Q: How many bit strings contain exactly eight $ 0$s and ten $1$s if every $0$ is either immediately followed by a $1$, or this $0$ is the last symbol in the string?

Instructor said the answer was $9^2 \times 8^3 \times7^4 \times 6^5...$

But I don't understand why.

If the string is $0101010101010101$ that leaves two $1$s to place. Aren't there $10$ places to put the two $1$s? After each $1$ and at the beginning or end of the string?

  • 1
    $\begingroup$ will you clarify your question more.. $\endgroup$ – Ri-Li Oct 6 '14 at 14:20

Case 0: The string ends in a 0.

The problem becomes equivalent to counting distinct arrangements of 7 instances of '01' and 3 instances of '1', followed by a '0' at the end. There are $\binom{10}{3} = 120$ arrangements in case 0.

Case 1: The string ends in a 1

The problem is equivalent to counting distinct arrangements of 8 instances of '01' and 2 instances of '1'. There are $\binom{10}{2} = 45$ distinct arrangements here.

Total = $\binom{10}{3} + \binom{10}{2} = 165$.

  • $\begingroup$ I first read only the title, and got the case which ends in a $1$. After reading the question, I had to add the case where the string ends in $0$. (+1) $\endgroup$ – robjohn Oct 6 '14 at 15:06
  • $\begingroup$ This makes sense. Two scenarios, both of which have 10 possible slots for either two or three 1s. You guys make this look so easy. Thanks. $\endgroup$ – OrdinaryHuman Oct 6 '14 at 21:04

Indeed, you should consider $010101010101010$, and see that you can put the $3$ remaining $1$s in any of the $9$ places (before the first $0$, after the last, or in between two $0$s).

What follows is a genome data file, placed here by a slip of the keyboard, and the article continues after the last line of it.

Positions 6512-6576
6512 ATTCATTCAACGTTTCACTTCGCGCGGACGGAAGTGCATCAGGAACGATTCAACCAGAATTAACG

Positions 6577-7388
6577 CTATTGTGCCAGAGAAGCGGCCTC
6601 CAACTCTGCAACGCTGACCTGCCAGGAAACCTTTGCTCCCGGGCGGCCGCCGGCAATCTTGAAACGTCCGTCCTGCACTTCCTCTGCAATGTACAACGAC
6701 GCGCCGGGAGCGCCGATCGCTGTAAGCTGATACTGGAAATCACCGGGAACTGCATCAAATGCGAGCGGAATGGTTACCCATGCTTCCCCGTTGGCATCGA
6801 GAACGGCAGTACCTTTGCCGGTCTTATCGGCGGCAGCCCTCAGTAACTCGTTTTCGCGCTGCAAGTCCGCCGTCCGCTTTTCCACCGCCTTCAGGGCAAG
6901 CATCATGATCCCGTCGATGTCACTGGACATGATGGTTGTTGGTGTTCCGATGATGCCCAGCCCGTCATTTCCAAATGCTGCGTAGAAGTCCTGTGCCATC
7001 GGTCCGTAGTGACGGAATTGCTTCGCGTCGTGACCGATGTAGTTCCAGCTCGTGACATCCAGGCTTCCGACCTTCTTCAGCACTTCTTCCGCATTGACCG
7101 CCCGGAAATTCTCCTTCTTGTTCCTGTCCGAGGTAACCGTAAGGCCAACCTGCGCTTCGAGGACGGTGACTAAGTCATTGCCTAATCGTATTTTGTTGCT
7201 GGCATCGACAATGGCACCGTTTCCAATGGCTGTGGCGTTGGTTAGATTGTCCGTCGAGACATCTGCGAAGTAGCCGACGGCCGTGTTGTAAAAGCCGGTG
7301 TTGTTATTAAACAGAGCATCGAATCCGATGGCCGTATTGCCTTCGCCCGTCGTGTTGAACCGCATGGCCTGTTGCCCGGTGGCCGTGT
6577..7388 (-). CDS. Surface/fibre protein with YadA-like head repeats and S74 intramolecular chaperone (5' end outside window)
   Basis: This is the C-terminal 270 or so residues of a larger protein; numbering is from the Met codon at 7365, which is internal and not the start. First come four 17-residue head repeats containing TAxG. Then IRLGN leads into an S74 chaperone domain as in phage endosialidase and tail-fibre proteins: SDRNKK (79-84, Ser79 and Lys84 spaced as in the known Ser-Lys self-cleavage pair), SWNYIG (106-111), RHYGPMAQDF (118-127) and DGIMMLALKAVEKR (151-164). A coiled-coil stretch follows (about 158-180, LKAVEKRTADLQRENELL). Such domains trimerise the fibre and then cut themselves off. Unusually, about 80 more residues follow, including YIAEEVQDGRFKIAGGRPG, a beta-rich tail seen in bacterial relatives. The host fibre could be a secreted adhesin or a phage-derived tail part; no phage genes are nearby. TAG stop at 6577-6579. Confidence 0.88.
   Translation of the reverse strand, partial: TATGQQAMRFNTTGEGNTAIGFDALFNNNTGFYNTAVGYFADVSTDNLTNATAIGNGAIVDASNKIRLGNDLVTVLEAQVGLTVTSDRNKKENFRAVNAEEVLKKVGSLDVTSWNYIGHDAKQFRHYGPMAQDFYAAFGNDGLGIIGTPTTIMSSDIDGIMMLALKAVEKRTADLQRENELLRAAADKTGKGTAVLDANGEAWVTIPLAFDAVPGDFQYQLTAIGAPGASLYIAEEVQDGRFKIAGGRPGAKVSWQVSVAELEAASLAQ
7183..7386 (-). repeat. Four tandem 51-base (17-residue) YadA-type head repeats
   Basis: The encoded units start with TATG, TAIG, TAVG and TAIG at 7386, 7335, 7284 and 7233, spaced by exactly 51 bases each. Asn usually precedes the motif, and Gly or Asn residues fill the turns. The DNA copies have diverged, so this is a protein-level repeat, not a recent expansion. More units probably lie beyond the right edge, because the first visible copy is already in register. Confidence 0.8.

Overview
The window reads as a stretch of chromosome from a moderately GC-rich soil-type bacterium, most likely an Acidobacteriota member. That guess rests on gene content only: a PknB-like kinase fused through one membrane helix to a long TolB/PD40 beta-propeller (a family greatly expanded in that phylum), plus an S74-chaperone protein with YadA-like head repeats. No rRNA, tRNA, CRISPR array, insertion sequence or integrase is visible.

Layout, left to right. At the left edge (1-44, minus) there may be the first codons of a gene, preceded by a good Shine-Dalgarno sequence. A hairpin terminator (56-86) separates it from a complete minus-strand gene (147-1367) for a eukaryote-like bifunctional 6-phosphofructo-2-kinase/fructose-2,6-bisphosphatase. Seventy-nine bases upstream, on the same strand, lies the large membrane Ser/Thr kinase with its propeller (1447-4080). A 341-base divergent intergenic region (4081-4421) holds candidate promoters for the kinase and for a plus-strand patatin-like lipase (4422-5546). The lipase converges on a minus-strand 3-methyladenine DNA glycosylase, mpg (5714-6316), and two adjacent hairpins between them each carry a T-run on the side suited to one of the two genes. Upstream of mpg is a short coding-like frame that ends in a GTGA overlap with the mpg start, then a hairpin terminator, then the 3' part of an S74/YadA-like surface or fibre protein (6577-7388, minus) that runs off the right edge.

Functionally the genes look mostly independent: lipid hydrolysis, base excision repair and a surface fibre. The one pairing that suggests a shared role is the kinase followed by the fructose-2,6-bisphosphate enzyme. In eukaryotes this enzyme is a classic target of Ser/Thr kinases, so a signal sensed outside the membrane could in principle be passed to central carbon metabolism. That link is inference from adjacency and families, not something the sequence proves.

You have three possible cases :

  1. All places are different : $\dfrac{9*8*7}{6}=3*4*7=84$ possibilities.
  2. Two are the same: $9*8=72$ possibilities.
  3. The three extra $1$s are in the same place: $9$ possibilities.

In total, this gives $165$ possibilities (a lot less than your number).


At first I had just read the title and missed that a trailing $0$ was allowed. So my answer was as follows:

Consider all sequences of $8$ $A$s and $2$ $B$s. Each one uniquely represents each of the possible arrangements of the $0$s and $1$s by mapping $01\leftrightarrow A$ and $\cdot1\leftrightarrow B$ where the $\cdot$ represents the beginning of the string or a $1$. There are $\binom{10}{2}=45$ ways to arrange $8$ $A$s and $2$ $B$s.

To count the strings with a trailing $0$ would be the same as having $7$ $0$s and $10$ $1$s with the same mapping as above, we would need $7$ $A$s and $3$ $B$s. There are $\binom{10}{3}=120$ ways to arrange $7$ $A$s and $3$ $B$s (followed by a $0$).

Since these cases are disjoint (the first case always ends in $1$, the second ends in $0$), we can add these to get $165=\binom{11}{3}$.

Note that the rule for Pascal's Triangle gives $\binom{10}{2}+\binom{10}{3}=\binom{11}{3}$.


Your Answer

By clicking “Post Your Answer”, you agree to our terms of service, privacy policy and cookie policy

Not the answer you're looking for? Browse other questions tagged or ask your own question.